Green finance summit aims to unlock £2Bn of clean local energy projects

31st January, 2019 - 00:35


Leading Green Finance experts and investors are set to meet with some of the UK’s largest companies and town hall bosses from across the country to discuss how together they can unlock at least £2bn of clean, local energy projects.

The future of Green Finance in the UK will be in focus at a conference on Thursday (January 31) where more than 100 attendees will share expertise on how these projects could cut carbon emissions in hundreds of our towns and cities.

The Leeds event - organised by UK100 in partnership with the Department for Business, Energy and Industrial Strategy as well as the Economic and Social Research Council and Leeds Climate Commission - will also hear from Energy and Clean Growth Minister Claire Perry. The Minister will outline how councils can benefit from green investment through the Government’s modern Industrial Strategy.

Polly Billington, Director of UK100, said its own survey of attendees has discovered that across the country a pipeline of clean energy projects are waiting to be built, but a lack of know-how on how to finance and develop these projects is stifling their growth.

Polly, who heads the 92-strong network of local government leaders committed to 100% clean energy by 2050, explained: “Too many local authorities are now stuck in the early stages of getting local low-carbon schemes off the ground. These projects are critical to ensuring our future energy systems are smart, clean and low cost.

“We believe private Green Finance is one of 2019’s most important economic and environmental topics. Local integrated energy projects are complex. They combine proven technologies into new systems that haven’t existed before and the private sector is not ready to make that happen on its own.

“Despite authorities facing a range of regulatory hurdles, local leaders have a growing appetite for such transformation to get proposed projects moving.”

Minister for Energy and Clean Growth Claire Perry said: "Unlocking the power of private investment is key to the success of the next generation of clean, green energy projects across the UK. We have already driven millions into local schemes, including working with Leeds City Council to improve the energy efficiency of local housing.

"This innovative project has already raised room temperatures in poorly insulated local authority housing by as much as 6 degrees celsius, while cutting consumer fuel bills by an average £325 a year.

"But this is just the start, and this conference's vital conversations could help to unlock up to £2 billion worth of clean, local energy projects to reduce emissions and create jobs - all part of our modern Industrial Strategy."

The conference will also hear from the likes of Barclays, the City of London, financiers and energy services businesses who will offer their own insight into how local authorities can benefit from an increased focus on Green Finance from UK investors. Barclays alone invested £16 billion in green bonds last year.

Ahead of the conference, UK100’s own ‘temperature check’ survey of attendees found:

  • 85% of the schemes referenced by local authorities attending the event are only at the conceptual or feasibility stages with 15% at commercialisation[3]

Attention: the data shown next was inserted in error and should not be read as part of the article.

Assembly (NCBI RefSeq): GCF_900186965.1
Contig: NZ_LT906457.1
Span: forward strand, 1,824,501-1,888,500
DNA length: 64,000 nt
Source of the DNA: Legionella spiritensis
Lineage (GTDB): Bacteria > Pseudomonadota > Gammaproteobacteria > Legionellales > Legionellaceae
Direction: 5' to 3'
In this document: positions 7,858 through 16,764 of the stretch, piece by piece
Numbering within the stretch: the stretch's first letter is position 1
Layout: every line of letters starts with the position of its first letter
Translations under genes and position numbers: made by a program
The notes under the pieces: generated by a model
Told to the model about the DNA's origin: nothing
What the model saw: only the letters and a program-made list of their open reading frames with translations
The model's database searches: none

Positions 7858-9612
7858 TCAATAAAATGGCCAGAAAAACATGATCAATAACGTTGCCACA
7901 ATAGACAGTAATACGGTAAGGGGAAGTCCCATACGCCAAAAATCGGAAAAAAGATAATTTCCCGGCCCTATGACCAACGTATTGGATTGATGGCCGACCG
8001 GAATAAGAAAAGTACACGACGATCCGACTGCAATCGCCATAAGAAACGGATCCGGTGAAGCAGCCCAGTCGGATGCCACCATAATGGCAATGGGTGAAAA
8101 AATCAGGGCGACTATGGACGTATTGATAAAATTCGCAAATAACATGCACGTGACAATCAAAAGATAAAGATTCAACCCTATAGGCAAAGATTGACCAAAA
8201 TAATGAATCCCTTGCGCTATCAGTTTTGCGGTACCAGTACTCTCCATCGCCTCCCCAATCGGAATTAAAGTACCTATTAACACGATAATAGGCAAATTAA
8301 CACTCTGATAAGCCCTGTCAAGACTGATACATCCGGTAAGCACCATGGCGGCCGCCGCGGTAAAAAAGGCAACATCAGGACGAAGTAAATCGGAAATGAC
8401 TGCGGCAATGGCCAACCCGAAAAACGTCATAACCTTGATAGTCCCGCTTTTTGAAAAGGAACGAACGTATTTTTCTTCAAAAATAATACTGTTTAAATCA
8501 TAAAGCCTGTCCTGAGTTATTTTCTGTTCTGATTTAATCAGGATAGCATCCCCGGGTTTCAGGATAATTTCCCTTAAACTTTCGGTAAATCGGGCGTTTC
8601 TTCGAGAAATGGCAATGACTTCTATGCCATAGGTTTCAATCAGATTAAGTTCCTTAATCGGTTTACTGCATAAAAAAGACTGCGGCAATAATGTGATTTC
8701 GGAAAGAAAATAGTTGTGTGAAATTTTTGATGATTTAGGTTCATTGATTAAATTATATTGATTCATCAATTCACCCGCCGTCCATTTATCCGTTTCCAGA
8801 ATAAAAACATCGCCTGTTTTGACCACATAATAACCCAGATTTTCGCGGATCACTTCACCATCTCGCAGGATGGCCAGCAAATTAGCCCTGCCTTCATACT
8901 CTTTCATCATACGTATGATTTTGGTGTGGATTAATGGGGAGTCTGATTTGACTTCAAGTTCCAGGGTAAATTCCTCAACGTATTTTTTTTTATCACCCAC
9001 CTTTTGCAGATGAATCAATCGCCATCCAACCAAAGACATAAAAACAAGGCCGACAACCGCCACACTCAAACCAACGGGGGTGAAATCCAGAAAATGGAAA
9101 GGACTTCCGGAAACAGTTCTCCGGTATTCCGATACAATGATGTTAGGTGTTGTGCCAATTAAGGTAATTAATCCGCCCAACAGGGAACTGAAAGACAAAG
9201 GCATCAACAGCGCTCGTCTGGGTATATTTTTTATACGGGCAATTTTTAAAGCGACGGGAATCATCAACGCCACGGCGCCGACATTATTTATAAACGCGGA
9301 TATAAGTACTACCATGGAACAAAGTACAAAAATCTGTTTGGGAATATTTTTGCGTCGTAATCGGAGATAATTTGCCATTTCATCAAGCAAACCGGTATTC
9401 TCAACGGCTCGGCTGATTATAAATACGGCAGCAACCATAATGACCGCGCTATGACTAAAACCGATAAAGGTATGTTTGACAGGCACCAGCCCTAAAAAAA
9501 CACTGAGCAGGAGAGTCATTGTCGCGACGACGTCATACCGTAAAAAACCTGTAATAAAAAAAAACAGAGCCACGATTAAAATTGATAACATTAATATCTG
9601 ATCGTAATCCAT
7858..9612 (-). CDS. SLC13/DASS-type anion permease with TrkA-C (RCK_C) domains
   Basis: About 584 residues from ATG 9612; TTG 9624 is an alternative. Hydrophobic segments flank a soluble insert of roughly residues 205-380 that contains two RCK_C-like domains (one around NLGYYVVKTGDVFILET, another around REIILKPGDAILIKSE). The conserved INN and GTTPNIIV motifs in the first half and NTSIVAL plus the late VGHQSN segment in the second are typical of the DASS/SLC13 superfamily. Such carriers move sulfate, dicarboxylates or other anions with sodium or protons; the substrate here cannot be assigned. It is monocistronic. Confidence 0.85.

• 45% of responses representing local authorities said low-carbon was the authority’s priority or strong priority[4]
  • When asked to rank their priorities when assessing low-carbon projects, those representing local authorities said their top 3 were:
    • Return on investment
    • Satisfying broader policy objectives such as reducing fuel poverty, improving air quality or providing better transport options
    • The potential for income generation
  • 89% of responses representing local authorities said “having no money for commercial engineering/commercial studies” represents a problem, a difficult problem or a very difficult problem[5]
  • 65% of responses representing local authorities said “too many Government departments to go to for different pots of money” was a difficult/very difficult problem[6]
  • 90% of responses representing local authorities said “development capital to help fund technical and commercial studies” would be helpful or most helpful[7]
  • 58% of responses representing local authorities said “a single gateway to apply for support” would be helpful or most helpful[8]
  • 63% of responses representing local authorities said “advisory support to guide through the process and provide critical feedback” was helpful or most helpful[9]

Among the investors who responded, the ‘temperature check’ survey of attendees found:

  • 75% of those representing investors said long-term cash flow was the most important element to make a low-carbon project attractive[10]
  • 50% of those representing investors said return on investment was the most important or second most important element to make a low-carbon project attractive[11]
  • Investor representatives responding to the survey said they had £620m to invest, seeking market returns, over the next five years[12]
  • 75% of investors responding to the survey said bureaucracy and slow decision making was a challenge or major challenge[13]
  • 75% of responses representing investors said a single gateway to apply for support would be helpful or most helpful in terms of central government support[14]
  • All responses representing investors said development capital to help fund technical and commercial studies would be helpful or most helpful in terms of central government support[15]